Blue Zones of Happiness and the cover story I wrote for National Geographic sought to illustrate each of these three types of happiness. We chose Singapore as the place that best demonstrate life satisfaction. Singapore is a place where it’s very easy to live out your values. It’s very secure. It’s a place that will appeal to the type of people who like success laid out in a very simple path. Go to the right school. Get the right job. Keep your head down. Work hard. And at the end, you’ll have status. You’ll be financially secure and that’s a type of happiness. It’s mostly happiness in the rear-view mirror. I think I’m happy. Therefore, I must be.
In Costa Rica, specifically Cartago in the Central Valley, that’s a place where people are experiencing their life very well from day-to-day. It’s a high valley where the temperature only varies 10 degrees a year between about 65 degrees and 75 degree. Best coffee in the world. But more importantly, it’s a place where the cities are designed so you’re bumping into people with some frequency all the time. You go to the market. You run into the people selling you your fruits or your vegetables or your fish. The streets are built for human beings and not just cars.
One of the biggest predictors of whether you’ll be happy at a day-to-day basis is how many hours of face-to-face time you have with people you like. The happiest people in the world are interacting face-to-face about seven hours a day. Cartago has an environment where it’s easy to do that.
Then we chose Northern Denmark, a place called Aalborg to exemplify purpose because Denmark is a place where healthcare is taken care of. Nobody has to worry about what happens if I get sick. Education is taken care of. Nobody has to worry about can I save enough money to put my kids through college? Because kids not only go to college, they get paid to go to university. Will I be okay when I’m old? Those are big drivers of whether or not you take a job. It’s also a place where status is not really celebrated. You get no extra credit from wearing Prada or driving a Mercedes. In fact, it’s kind of frowned upon.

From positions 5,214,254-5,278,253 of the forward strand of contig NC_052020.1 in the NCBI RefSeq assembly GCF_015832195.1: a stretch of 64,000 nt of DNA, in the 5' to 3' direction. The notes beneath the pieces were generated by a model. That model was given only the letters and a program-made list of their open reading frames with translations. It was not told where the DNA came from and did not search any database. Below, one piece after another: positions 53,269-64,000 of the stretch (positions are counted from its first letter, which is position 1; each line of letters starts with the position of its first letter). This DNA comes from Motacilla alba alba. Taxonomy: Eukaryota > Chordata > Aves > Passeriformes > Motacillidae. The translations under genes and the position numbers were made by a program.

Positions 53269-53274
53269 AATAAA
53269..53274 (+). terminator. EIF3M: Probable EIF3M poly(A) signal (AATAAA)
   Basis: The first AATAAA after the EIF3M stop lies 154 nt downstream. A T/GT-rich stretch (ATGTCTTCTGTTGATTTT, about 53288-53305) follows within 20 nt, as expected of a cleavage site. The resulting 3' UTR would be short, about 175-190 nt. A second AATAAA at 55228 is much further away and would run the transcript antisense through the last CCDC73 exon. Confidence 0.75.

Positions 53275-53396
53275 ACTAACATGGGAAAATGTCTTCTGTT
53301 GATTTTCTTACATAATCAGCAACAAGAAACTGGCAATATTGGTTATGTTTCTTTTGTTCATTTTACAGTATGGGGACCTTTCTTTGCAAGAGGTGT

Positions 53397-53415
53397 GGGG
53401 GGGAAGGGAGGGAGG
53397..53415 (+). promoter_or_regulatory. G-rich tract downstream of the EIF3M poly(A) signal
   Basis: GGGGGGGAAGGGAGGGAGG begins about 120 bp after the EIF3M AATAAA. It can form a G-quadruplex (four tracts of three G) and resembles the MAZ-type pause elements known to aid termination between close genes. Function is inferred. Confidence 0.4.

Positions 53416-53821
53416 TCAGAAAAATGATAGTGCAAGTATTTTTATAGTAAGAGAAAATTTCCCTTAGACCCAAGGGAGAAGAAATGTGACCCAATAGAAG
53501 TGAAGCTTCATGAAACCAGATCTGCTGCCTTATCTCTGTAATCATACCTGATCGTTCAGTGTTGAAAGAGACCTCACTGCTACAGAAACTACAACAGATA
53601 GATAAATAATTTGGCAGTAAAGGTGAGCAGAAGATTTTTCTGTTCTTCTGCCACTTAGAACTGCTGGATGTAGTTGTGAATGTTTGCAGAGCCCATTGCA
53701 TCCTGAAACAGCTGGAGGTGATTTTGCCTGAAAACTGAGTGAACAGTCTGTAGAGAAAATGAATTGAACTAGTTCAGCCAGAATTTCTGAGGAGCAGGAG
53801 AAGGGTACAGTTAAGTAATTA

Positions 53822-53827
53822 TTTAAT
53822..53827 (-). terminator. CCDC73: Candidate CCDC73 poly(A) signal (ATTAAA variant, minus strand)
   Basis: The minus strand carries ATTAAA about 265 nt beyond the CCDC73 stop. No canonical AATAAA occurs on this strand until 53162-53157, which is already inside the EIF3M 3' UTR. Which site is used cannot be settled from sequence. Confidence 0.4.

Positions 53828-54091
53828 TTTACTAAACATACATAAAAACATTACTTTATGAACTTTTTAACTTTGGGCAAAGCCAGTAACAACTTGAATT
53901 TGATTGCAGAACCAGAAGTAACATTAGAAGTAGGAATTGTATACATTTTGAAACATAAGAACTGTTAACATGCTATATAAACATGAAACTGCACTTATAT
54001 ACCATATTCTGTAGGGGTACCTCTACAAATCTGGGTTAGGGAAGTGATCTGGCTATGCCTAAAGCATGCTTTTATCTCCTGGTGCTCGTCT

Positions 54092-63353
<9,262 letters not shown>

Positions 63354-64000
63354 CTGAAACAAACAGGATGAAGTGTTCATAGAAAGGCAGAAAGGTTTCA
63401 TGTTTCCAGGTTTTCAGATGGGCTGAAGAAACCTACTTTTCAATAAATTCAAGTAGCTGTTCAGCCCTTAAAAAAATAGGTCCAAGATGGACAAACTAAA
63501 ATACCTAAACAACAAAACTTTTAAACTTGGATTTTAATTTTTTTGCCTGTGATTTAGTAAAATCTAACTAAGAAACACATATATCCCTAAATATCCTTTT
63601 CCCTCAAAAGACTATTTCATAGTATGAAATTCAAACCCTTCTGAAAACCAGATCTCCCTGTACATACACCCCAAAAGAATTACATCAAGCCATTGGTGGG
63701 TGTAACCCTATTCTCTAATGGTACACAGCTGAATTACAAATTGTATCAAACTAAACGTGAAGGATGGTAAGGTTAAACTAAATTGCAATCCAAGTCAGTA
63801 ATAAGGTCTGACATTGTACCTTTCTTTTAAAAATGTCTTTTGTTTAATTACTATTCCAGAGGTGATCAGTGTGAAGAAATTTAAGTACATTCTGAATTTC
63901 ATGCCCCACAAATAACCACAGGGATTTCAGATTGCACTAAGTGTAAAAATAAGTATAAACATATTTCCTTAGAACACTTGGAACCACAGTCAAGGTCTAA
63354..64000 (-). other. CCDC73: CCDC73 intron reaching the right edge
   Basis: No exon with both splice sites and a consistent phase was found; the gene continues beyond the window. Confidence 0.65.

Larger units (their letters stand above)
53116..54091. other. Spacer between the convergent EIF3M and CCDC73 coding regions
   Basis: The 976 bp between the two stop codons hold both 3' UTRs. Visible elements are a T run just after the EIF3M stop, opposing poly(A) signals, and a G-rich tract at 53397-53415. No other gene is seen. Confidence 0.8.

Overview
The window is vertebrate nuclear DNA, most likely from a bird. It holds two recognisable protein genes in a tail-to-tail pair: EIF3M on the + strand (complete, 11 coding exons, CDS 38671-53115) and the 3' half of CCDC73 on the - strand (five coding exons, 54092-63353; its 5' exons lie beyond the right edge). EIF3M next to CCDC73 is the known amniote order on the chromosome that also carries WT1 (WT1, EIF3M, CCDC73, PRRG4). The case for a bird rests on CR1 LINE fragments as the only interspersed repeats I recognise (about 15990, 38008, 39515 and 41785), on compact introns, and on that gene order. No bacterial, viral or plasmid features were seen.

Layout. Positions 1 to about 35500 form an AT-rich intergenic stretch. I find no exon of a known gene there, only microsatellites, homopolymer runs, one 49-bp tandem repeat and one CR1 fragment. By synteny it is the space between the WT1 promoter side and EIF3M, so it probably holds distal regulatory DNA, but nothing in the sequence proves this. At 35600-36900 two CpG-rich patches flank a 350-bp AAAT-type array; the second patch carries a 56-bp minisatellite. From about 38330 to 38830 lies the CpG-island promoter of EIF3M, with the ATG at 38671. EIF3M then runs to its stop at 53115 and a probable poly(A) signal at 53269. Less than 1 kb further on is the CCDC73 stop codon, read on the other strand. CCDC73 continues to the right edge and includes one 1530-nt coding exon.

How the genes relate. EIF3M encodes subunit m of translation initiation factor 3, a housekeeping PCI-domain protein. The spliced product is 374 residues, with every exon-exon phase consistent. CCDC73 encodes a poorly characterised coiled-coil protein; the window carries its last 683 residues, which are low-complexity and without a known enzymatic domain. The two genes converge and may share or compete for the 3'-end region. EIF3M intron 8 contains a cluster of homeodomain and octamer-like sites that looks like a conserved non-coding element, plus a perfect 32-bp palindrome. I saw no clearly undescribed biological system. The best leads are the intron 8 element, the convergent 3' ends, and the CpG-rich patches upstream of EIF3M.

People aren’t taking jobs for status or health insurance. They’re taking jobs because they love it. In America, only about 30% of workers actually like their job. This comes from Gallup data. In Denmark, it’s about 80%. They’re working 35 hours a week. They’re doing jobs suggestive of flow: furniture design, architecture, niche technology. That’s what they excel in in Denmark. These are jobs that really engage people’s passions and their artistic abilities. It’s not so hard that they give up and not so easy they get bored. They work 35 hours a week, take six weeks of vacation. They have plenty of time for the social interaction we know is really fundamental when it comes to happiness.
Was it interesting for you being energetically in these different places? Could you feel just for yourself, whoa, when you’re in Costa Rica that sense? I’ve been to Costa Rica several times, and what’s the saying of the country? It is Viva …
Yes. I would say more so in Costa Rica than the other places because you really have to live there. It’s not quite as easy to go there. Of course you get the vacation effect. I don’t have to work today for crying out loud. But the sunshine and the beach is near and all those things. That’s a different experience than actually living there.
The reality we find that when it comes to happiness most people are misguided or just plain wrong. In fact we more often than not aim at the wrong target when it comes to lasting authentic happiness. If you really want to understand those places, it can’t just be a facile, “well, I went there. I felt happy and people danced and we went to parties.” That’s not it.
Yeah. Let’s talk more about that though, how people are aiming at the wrong things because I’ve read that you suggest we think about happiness more like a retirement portfolio and that should be balanced.
Yes. People ask me what’s the secret to happiness, and that’s like going to your doctor and say, “Doctor, I’m sick. Make me well.” You have to do some diagnostic. We talked about life satisfaction, how you experience life and purpose. You want those three to be balanced. You could work 70 hours a week and make a quarter of a million dollars a year and feel financially secure and your friends are all impressed with you, but your day-to-day experience is crappy. That’s not happiness even though you checked all the boxes in life.